Vowel markers play a crucial role in learning Urdu. Generally, Urdu writing omits these vowel markers, but they are used extensively until sufficient familiarity with Urdu vocabulary renders them superfluous.
In the last lesson, we described the sound of Alif as similar to the 'a' in 'car', that is the long vowel "ā" as opposed to the short vowel "a" in "cat". Urdu uses three markers to indicate short vowels:
|Zabar||َ||اَ||Short 'a', sounds like "uh" as in "cut"|
|Zer||ِ||اِ||Short 'i', as in "it"|
|Pesh||ُ||اُ||Short 'u', as in "pull"|
Positioning Vowel Markers[edit | edit source]
Vowel markers are written above or below the letter preceding the vowel sound. In other words, to write "bub" the Pesh (ُ) would be written above the first ب as such: بُب.
Another way to think about this is to view the vowel markers as modifying the sound of the vowel they are attached to. Consonants cannot be pronounced without some added on to them, and the vowel marker merely indicates a particular consonant-vowel combination.
Vowel markers are generally written above or below the diacritic marks belonging to letters. Thus, "bi" is written بِ. Vowel markers can be further distinguished from diacritic marks by the fact that the vowel markers consist of strokes or the comma-like Pesh, whereas diacritics are points.
Exercise 2.1: Write the following in Urdu:
Default Pronunciation[edit | edit source]
The default vowel sound separating two letters is Zabar (َ). If you do not know how to pronounce a word and do not have any vowel markings to guide you, assume Zabar is the vowel. Thus, by default بب would be read "bab", not "bib" or "bub". You will do this less and less as you learn to recognize words without the aid of vowel markings.
Vowel Markers and Alif[edit | edit source]
Short Vowels with Alif[edit | edit source]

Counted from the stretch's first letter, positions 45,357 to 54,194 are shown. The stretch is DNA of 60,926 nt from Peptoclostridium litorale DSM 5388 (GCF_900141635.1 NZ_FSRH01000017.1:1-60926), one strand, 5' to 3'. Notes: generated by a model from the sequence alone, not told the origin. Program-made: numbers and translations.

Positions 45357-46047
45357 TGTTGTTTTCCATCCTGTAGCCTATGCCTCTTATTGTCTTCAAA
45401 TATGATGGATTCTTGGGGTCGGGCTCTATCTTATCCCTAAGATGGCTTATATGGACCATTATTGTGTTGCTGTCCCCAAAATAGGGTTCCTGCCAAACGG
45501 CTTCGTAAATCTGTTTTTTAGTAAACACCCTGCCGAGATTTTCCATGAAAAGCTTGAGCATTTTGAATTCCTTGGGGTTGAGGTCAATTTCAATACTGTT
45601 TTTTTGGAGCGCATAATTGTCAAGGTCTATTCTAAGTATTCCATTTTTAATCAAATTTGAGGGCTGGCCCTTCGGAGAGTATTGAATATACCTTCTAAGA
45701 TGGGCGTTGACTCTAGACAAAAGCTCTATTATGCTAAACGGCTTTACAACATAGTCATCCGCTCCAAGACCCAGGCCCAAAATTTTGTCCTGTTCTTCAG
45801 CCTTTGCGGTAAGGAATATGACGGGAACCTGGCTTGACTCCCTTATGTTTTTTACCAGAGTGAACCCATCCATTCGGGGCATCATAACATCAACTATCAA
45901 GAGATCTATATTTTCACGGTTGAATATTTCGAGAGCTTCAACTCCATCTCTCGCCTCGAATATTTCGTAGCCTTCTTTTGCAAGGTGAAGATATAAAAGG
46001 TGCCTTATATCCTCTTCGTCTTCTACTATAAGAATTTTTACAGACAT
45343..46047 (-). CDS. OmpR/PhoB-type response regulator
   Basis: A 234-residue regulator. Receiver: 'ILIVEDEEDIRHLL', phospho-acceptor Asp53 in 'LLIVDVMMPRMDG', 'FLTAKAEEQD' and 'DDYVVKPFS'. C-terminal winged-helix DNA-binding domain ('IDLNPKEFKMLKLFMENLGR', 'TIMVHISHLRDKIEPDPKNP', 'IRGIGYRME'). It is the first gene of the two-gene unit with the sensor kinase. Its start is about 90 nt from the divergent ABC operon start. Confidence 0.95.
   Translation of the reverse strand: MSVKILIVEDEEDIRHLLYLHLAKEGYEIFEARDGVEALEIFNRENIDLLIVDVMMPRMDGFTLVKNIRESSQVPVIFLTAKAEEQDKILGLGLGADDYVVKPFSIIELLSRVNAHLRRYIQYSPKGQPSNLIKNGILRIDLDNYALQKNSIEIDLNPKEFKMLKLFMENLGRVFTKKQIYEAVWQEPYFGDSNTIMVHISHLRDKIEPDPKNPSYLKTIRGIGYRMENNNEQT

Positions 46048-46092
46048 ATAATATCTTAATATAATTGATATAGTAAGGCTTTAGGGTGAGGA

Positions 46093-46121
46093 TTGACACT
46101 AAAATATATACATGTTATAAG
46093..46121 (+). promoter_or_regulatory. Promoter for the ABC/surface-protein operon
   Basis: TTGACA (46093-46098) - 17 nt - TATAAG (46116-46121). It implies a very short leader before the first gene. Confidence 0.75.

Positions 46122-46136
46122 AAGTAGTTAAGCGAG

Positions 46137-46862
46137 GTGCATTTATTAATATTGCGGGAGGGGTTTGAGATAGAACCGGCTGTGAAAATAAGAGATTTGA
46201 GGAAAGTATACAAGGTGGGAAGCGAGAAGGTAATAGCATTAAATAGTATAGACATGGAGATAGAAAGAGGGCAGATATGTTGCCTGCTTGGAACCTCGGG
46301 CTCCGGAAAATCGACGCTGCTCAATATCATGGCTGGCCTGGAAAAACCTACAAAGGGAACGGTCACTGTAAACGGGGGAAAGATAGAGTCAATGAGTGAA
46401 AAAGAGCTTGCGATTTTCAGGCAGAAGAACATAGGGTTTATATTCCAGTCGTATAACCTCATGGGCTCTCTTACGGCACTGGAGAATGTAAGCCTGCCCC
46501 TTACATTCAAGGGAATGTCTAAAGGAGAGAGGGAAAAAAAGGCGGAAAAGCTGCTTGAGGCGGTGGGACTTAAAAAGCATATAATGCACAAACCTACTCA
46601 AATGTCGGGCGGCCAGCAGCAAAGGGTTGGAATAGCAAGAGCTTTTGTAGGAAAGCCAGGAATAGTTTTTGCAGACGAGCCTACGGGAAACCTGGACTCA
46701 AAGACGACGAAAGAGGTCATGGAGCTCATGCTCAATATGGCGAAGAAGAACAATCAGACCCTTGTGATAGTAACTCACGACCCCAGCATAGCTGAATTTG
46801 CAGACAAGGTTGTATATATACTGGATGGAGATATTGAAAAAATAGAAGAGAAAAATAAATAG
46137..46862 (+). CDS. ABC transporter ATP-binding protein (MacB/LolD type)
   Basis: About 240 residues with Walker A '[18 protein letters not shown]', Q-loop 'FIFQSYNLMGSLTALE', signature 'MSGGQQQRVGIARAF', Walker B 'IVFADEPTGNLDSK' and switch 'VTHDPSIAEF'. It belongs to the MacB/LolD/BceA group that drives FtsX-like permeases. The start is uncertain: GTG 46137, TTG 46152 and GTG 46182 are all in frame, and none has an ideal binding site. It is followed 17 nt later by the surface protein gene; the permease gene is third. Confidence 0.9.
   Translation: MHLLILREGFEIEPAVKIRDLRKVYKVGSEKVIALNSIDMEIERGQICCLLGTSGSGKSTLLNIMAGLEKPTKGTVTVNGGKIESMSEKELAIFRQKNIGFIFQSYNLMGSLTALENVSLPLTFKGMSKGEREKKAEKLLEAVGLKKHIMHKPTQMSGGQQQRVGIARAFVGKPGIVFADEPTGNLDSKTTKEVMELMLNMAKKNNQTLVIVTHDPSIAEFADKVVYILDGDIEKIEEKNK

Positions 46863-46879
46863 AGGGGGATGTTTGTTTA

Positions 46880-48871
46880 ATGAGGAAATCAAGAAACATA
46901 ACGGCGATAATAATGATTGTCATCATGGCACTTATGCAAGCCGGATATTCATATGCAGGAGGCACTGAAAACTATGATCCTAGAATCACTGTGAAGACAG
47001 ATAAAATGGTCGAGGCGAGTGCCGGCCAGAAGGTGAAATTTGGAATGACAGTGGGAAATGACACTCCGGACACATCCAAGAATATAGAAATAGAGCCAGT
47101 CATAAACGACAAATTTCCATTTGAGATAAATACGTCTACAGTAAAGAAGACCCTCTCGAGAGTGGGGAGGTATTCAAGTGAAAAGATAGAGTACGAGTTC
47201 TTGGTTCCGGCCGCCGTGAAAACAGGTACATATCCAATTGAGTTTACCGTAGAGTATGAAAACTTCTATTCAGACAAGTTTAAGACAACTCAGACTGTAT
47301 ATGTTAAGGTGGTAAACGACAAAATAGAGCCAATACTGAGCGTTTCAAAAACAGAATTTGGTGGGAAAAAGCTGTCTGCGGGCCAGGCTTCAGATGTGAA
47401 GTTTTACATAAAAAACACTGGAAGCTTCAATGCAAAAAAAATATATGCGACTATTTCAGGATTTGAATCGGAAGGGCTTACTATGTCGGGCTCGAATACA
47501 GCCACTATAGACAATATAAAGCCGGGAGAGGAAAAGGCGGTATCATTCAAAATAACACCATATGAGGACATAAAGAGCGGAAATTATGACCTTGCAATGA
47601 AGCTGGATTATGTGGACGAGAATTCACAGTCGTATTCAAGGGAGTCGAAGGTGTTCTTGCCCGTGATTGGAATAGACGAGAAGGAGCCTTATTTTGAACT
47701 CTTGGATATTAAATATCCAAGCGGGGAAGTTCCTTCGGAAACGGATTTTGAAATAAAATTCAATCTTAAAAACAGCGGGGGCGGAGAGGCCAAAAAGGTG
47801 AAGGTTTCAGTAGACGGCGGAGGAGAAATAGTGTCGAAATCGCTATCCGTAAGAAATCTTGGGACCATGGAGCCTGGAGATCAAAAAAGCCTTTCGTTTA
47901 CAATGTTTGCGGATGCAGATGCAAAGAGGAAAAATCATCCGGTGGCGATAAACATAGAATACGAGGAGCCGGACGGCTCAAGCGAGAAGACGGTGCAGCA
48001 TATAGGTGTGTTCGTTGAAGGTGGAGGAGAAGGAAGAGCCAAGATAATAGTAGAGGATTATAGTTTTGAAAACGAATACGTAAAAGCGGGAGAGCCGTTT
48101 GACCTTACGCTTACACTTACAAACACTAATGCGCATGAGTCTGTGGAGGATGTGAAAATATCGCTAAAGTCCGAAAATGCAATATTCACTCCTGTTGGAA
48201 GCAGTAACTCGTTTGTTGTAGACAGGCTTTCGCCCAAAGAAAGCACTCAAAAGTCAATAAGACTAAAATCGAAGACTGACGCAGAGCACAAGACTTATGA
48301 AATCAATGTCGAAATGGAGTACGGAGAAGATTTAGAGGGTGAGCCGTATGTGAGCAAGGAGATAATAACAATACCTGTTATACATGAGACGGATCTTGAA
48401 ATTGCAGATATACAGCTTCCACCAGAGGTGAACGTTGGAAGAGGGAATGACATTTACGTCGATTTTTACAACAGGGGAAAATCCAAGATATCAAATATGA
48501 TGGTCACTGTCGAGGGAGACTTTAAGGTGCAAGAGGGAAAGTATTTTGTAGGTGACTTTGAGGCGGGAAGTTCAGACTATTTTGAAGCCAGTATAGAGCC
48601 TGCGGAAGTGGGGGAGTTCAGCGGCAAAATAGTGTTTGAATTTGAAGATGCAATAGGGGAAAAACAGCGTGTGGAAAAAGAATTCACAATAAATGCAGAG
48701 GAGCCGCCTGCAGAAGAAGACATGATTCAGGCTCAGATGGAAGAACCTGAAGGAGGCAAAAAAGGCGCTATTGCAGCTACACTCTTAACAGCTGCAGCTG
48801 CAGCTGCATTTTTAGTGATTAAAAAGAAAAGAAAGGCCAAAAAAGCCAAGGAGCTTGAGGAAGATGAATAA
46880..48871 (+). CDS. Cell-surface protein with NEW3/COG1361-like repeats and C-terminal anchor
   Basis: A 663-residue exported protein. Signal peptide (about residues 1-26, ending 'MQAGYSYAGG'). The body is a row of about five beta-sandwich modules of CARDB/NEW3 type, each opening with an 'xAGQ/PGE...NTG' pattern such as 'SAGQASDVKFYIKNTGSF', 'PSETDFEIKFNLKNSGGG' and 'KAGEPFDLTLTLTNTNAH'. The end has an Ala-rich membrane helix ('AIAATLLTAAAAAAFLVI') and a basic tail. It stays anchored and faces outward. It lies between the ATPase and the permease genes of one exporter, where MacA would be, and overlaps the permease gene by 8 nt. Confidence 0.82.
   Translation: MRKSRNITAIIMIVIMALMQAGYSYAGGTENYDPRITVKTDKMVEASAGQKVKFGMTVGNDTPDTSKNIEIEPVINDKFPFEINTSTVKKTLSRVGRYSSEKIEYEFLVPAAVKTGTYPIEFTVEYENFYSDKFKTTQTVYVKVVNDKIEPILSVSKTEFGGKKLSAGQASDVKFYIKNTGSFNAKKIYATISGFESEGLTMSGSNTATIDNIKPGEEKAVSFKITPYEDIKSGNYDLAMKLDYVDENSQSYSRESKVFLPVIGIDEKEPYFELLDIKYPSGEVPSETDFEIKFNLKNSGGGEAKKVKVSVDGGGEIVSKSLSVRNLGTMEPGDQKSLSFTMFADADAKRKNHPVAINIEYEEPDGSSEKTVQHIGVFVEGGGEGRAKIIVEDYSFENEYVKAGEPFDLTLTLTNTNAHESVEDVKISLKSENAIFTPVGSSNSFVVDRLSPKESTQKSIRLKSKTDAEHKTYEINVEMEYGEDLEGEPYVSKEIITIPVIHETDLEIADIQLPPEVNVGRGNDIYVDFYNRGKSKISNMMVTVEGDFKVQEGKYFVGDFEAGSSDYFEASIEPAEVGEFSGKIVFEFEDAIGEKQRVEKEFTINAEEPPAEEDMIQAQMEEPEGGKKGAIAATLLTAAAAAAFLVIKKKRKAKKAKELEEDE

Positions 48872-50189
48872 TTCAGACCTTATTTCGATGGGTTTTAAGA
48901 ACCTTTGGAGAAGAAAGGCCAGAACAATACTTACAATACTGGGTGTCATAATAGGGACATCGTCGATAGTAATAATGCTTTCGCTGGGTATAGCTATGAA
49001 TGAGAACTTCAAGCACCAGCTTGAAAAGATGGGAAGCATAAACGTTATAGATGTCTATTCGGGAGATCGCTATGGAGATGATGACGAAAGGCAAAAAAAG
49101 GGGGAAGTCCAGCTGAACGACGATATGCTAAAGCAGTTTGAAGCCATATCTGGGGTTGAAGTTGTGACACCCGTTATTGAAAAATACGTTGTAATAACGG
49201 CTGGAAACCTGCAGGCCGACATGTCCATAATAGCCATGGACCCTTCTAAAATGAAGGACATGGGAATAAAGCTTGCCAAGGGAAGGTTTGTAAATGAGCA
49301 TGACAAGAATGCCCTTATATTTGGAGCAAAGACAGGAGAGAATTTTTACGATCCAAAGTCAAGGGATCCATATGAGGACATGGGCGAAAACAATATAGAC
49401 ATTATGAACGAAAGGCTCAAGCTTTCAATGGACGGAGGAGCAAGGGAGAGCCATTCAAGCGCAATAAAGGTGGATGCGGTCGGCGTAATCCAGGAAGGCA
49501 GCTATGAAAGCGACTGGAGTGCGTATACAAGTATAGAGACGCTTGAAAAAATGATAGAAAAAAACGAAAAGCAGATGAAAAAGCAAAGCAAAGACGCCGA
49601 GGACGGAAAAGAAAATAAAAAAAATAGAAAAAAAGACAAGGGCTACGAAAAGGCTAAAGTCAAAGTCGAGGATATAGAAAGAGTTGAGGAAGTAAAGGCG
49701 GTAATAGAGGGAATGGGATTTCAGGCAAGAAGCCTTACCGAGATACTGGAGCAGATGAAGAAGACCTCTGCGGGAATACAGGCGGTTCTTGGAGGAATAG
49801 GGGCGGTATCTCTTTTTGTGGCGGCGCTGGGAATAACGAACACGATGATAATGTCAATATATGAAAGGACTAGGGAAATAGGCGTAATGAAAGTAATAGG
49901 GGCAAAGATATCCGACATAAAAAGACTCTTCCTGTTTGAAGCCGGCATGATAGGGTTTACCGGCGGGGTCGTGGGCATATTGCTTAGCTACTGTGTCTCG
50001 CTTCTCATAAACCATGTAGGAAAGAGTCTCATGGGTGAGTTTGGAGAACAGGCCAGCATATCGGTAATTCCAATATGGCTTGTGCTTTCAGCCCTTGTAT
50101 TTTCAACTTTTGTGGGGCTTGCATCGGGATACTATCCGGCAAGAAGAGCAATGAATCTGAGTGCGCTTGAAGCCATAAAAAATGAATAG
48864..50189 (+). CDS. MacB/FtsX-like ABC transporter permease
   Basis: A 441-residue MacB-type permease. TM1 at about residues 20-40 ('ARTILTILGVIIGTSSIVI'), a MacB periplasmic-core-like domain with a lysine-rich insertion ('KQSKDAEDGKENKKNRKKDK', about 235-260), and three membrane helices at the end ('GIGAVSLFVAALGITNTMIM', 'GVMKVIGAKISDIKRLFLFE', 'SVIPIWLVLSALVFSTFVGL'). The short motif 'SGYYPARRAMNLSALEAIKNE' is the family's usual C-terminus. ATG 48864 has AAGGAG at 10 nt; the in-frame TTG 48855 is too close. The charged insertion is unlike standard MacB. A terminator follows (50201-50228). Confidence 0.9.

When Alif is combined with Zabar, Zer, or Pesh, a short "a", "i", or "u" is produced. At the beginning of a word, in the absence of any vowel marker, Alif is assumed to be the short "a". In medial or final positions, an unmarked Alif is generally assumed to be a long "ā".
Thus, "ab" can be written اَب or اب.
To write "ba", we should not use Alif at all. با would be read as Be followed by the long vowel "ā", or "bā". Writing باَ would seem to indicate a Be followed by a short vowel "a", but this is not how the sound is written in Urdu. Instead, "ba" should be written بَ. The Alif is completely unnecessary and, moreover, incorrect.
Exercise 2.2: Write the following in Urdu:
Alif Madda (آ)[edit | edit source]
Of course, it sometimes becomes necessary to initiate a word with "ā" and to do so Urdu has a special vowel marker used only with Alif known as the Madda.
|Alif Madda||آ||"ā" as in "card"|
Recall that Alif in the medial and final positions already has the sound "ā", and so the Madda should not be used in those positions (though on rare occasions it is used in the medial position).
Exercise 2.3: Copy the attached forms at least five times each.
Exercise 2.4: Write the following in Urdu:
Exercise 2.5: Transliterate the following from Urdu to English:
Lesson 3: Bowl Letters[edit | edit source]
The "bowl letters" are a group of connecting (or "friendly") letters that, for the most part, look similar to Be.
Identifying a Bowl Letter[edit | edit source]
When connected, bowl letters generally do not retain both sides of their bowl structure. We saw this earlier when connecting ب and ا as با. Note that the right side of the bowl is visible, but the left side is nowhere in evidence. The vertical portion of the right side of the bowl is sometimes referred to as its "tooth". The tooth of a bowl letter must always be visible.